There are an awful lot of scenes in which Murakami feels it necessary to mention semen -- I'm just sayin'. Also, The Wind-Up Bird Chronicle is probably the first book in which I've ever read about a psychic blow job.
There is a really interesting interview here with Jay Rubin, who has translated much of Murakami's work into English. Editing of Japanese novels is quite different than the way editing is done by U.S. publishers, and apparently, 10%-25% of The Wind-Up Bird Chronicle was cut from the original Japanese novel for the English translation.
Also, there is a theatrical production of The Wind-Up Bird Chronicle scheduled for later this year. It looks really interesting, and I'll certainly try to see it if it passes near me.
Goodreads: Average: 4.21. Mode: 5 stars.
Amazon: Average: 4.3. Mode: 5 stars.
What Negative Reviewers Say
Being a long, strange book, The Wind-Up Bird Chronicle has a lot of reviews of the "I gave up halfway through" variety. Many did not find the puzzles, the strange characters and seemingly unconnected plot threads, or Murakami's prosaic writing which is sometimes banal in its detail worth the journey.
But lest you think I'm too mean and foul-mouthed when commenting on a book I mostly liked, let a real detractor comment:
Oh fuck, what an awful novel! I was so right to have put this down halfway through a year ago, and I'm sorry I got so completist when I put the audiobook on my ipod. This is so bloated and dithering with its endless inane permutations of what was potentially an interesting plot about a guy's world (and wife) flipping on him, and with great themes of loss and subplots involving lucid dreaming and little mysteries popping up here and there. But heaven forfend any of this be executed with any excitement or action: this is a novel where a steady stream of asshole characters tell the main character stuff, and tell and tell and tell. Even a guy getting skinned alive is reduced to an over-examined excruciating bore of a story told (which comprises two or three chapters ...and then in the next chapter the dipshit main character gets a fucking letter where the same story is summarized for another couple of pages at least) GODDAMN IT!!! What the fuck is this shit?! And why is it so fucking overrated? Is this the only Murakami anyone has read or something? I mean, yeah it's got what is an interesting anti-protagonist in that South of the Border kinda way, and eventually some of the surrealist-ish sci-fi noir stuff like Hardboiled/End and Kafka come up, but there's hundreds and hundreds of pages in between of the dude juggling a bunch of irritating-as-fuck female characters (his whiny wife, a ditzy teenybopper, two blank-slate psychic sisters, a mystery phone sex woman, and then later this pimpette who turns him into this gigolo douche-bag for the last half of the book)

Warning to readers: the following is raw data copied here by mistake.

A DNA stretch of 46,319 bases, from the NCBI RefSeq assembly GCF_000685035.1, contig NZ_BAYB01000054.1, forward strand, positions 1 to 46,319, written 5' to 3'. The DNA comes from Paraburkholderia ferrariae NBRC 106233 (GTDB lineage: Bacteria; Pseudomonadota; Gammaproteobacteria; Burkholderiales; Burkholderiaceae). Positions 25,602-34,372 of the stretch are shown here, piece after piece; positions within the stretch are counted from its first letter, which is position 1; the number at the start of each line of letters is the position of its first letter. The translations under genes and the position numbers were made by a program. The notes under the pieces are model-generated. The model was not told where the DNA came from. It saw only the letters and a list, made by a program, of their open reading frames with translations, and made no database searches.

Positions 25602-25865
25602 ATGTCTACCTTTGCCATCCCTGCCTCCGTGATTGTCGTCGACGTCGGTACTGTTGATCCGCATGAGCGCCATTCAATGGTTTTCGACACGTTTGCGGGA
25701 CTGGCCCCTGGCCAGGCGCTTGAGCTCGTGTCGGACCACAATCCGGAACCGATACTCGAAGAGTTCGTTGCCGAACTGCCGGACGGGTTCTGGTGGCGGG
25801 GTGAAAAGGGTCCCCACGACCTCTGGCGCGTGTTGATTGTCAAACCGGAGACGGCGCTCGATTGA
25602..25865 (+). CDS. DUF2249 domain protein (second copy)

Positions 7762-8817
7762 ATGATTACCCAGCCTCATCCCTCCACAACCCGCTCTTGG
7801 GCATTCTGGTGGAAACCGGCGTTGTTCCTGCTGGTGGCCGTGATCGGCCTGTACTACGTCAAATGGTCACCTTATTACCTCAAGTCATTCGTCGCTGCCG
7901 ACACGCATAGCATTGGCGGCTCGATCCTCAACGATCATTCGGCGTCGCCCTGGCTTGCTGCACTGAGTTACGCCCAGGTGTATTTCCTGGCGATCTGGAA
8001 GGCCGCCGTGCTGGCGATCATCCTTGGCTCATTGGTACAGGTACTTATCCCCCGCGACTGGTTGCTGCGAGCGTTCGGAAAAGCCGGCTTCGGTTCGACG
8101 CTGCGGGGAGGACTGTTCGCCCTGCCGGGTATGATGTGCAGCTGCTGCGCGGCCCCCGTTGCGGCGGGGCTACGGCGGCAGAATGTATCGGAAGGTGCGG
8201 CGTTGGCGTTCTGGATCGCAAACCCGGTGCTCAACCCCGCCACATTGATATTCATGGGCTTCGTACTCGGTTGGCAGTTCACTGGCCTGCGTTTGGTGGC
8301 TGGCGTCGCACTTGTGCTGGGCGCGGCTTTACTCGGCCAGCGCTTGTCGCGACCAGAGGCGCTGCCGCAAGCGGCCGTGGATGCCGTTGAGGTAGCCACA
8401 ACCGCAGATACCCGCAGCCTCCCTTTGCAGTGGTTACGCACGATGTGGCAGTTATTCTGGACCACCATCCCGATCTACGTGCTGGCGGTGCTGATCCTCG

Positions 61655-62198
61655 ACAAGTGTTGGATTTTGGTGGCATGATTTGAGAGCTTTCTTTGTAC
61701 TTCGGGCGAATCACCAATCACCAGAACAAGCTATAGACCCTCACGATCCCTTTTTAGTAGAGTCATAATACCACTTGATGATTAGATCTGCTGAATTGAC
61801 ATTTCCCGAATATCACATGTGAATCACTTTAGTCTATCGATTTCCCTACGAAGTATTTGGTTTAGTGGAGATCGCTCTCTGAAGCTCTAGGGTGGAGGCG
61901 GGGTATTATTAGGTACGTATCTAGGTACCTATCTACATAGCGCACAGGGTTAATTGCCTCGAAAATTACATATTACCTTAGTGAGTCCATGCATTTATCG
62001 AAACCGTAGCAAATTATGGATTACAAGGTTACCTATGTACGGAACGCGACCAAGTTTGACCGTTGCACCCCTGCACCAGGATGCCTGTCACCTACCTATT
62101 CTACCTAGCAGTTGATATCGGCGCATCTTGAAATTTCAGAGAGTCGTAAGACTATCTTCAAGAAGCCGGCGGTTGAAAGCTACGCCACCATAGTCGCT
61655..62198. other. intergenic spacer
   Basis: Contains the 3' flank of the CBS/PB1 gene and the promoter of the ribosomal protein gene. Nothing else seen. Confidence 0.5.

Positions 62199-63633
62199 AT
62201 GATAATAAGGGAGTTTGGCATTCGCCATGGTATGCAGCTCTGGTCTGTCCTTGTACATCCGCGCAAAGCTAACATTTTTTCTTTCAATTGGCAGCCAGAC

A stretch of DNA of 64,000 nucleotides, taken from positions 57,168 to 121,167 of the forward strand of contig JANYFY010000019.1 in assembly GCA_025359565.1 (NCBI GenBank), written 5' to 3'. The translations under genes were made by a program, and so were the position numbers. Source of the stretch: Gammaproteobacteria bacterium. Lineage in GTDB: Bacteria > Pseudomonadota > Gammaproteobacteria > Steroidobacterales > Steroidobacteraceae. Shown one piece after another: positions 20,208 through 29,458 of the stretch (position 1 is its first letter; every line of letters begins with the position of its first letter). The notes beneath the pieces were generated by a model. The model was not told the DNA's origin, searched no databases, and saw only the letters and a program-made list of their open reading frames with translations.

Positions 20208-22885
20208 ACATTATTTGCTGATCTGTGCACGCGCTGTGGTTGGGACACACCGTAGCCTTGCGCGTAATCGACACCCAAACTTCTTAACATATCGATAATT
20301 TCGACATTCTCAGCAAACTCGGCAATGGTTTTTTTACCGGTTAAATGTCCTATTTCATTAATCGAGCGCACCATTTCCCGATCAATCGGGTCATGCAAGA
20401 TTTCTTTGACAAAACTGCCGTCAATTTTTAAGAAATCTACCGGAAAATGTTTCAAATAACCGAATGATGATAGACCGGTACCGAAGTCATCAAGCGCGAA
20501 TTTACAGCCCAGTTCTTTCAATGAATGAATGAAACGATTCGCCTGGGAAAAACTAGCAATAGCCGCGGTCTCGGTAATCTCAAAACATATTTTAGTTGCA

Yeah the last half, when all hope for coherence or the minutely nuanced myriad of plot-points to circle back for closure or twists or fucking anything becomes this black-hole of bullshit about Manchuria and the brother-in-law character's cloak-and-dagger political shit... ...I mean, slit my fucking wrists, seriously.
Verdict: This is a strange, surreal story of domestic disruption, horrific war crimes, dark deeds vaguely described, and metaphysical experiences, written in a prose style that may not appeal to everyone. You might call it a hero's quest to uncover a mystery in a world of magical realism, or maybe that's trying to force a Western paradigm onto it. The Wind-Up Bird Chronicle frustrated me at times, but it was worth reading, and keeps me fascinated by Murakami's writing.
I did not read this book for the books1001 challenge (I happened to be reading it already), but it is one of the books on the list of 1001 literary novels we are trying to read and review before the end of the year, and it could be yours! Join us for a reading challenge that will introduce you to books you likely would never have read, and enjoy YA-vampire-romance-free reviews.